“Rejoice in the Lord alway . . .” (v. 4). In verses 4 and 5, Paul directs the Philippian believers to rejoice continually in the Lord and to let their moderation be known unto all men. The Greek translated here as “moderation” is epieikes, meaning moderate in the sense of letting one’s patience and gentleness be known.
This instruction follows a plea from Paul to Euodias and Syntyche to be of the same mind in the Lord (v. 2). Who were Euodias and Syntyche? They were two women who had labored with Paul to communicate the gospel of Jesus Christ but now found themselves to be in disagreement over a matter that they considered to be of personal importance. Once united in the cause of Christ, they had strayed from the path.
Paul’s instruction to “Rejoice in the Lord” and “Let your moderation be known” directs and informs all believers upon the manner in which we are to approach fellow believers who are of different mind. It is instruction given to the Philippians on how to re-establish the unity in Christ that once joined Euodias and Syntyche. There is no division in Christ (I Cor. 1:10). We are to maintain unity by focusing upon Him who knew no sin. We are to destroy barriers that separate by rejoicing in Him and displaying the moderation that He has shown to us.
“Be careful for nothing . . .” (v. 6). We are not to hold back. We are to fully trust in Him. We are to ask, believing that He will supply all things according to that which He has promised. All things work together for good when we love Him as we should (Rom. 8:28). He shall deliver the peace that passes understanding, the peace that keeps our hearts and minds in Him (v. 7).
In verse 8, Paul instructs believers to think upon things which are true, are honest, are just, are pure, are lovely, are of good report. While his words may sound to some as though Paul is advocating the power of positive thinking, he is not. All that Paul implores us to think upon are found in Christ. Paul is instructing us to think upon those things which are of God, things which the Son has made known to us, things which are exceedingly greater than our works which are as filthy rags (Isa. 64:6). Paul elaborates upon the things which we are to think in verse 9. They are things which the Philippians had learned, had received, had heard and seen. We, like the Philippians, have learned things of Christ through instruction and through having received (accepted and taken hold of) them. We also have experienced Christ in that which we have heard from and seen in other believers. We can abide in Him and He in us when we do as Paul has instructed.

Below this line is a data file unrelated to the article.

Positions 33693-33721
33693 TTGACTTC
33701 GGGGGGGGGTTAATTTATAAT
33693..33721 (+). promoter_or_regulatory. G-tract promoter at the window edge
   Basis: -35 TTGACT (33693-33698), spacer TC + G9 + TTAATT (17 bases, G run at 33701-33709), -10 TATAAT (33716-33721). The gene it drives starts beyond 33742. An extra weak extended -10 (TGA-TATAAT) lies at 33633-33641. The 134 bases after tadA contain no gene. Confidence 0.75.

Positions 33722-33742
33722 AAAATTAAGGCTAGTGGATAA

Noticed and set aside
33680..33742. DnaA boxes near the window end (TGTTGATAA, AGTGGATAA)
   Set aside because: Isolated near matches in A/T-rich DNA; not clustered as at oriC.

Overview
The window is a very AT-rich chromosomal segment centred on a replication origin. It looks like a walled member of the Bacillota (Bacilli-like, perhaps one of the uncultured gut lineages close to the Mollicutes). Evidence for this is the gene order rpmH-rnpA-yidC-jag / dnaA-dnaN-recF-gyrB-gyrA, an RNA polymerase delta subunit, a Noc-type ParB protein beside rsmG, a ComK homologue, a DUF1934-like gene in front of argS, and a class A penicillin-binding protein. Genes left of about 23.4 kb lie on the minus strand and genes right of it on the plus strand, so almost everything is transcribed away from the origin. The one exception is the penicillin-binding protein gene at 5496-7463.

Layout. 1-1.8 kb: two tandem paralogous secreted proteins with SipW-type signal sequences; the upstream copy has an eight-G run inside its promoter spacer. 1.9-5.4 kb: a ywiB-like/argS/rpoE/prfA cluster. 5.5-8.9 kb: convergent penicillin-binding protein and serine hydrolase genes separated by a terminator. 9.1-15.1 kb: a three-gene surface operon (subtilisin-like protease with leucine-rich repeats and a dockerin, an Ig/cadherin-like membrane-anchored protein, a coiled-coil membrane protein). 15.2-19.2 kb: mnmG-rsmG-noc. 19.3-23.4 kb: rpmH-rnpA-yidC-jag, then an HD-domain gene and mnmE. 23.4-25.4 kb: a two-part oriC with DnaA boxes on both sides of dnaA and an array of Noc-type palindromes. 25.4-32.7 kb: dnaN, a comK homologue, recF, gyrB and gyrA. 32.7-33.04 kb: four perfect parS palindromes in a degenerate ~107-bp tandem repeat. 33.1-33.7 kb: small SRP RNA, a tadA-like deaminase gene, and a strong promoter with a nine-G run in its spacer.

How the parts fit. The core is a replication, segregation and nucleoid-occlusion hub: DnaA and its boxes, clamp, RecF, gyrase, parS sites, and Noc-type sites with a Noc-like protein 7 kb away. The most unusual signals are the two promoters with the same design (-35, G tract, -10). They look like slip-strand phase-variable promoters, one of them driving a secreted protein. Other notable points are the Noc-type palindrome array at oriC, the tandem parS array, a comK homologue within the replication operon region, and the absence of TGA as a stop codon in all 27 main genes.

Paul shares an example of his own rejoicing. He rejoiced because “. . . at the last your care of me hath flourished again” (v. 10). The care which Paul cites is that which Epaphroditus delivered to him on behalf of believers at Philippi (see 2:25). This was not the first time that the church had sent gifts to Paul. The church at Philippi was among the churches of Macedonia (see II Cor. 8) that had previously provided financial assistance to Paul’s ministry.
Paul states that their care (their thoughtful mindfulness of his needs) is the cause of his rejoicing. Paul is not rejoicing because of benefit received. Paul is rejoicing because the Philippians related to his afflictions (see v. 14). Their actions testify of their love for their Lord and Savior. Paul rejoices because they shall be rewarded for the love of Christ which is evident in them.
As for his personal needs, Paul states, “I have learned, in whatsoever state I am, therewith to be content” (v. 11). Paul has learned from experience. It is by experience that one learns to trust the Lord in all things. The Lord fulfills His promises time after time without fail. The book of Acts lists the many learning experiences which gave Paul cause to trust the Lord. God uses believers to reach out to the unbelieving. Paul was content because he had learned that the Lord is all sufficient. He had learned that he could stand upon every promise of the Lord.
Paul knew how to be abased (belittled) and how to abound (v. 12). Paul had learned to trust in the Lord in every situation and on every occasion. Paul had learned from experience. It is by and through experience that he could state: “I can do all things through Christ which strengteneth me.” Paul could do all things through Christ because His word is true. Jesus said: “And whatsoever ye shall ask in my name, that will I do, that the Father may be glorified in the Son” (Jn. 14:13). Paul did not hold back in trusting the Lord. He sought to glorify the Son.
In verse 18, Paul states that he has all, that he abounds. He is full because he has received that which Epaphroditus has delivered — an odour of a sweet smell, a sacrifice acceptable, well-pleasing to God. Paul is not speaking of cologne; the odour of sweet smell is the spiritual sacrifice that is well-pleasing to God. Paul finds himself to be full because their act of giving is a fruit deposit (v. 17) into an account that produces eternal reward. Paul is filled with joy because God rewards the faith of them that diligently seek Him (Heb. 11:6).
Paul’s message is not for the Philippians alone. It is for all would let the power of God’s love be seen in them. Let us “rejoice in the Lord alway” and let our moderation be known. May His love abound in us.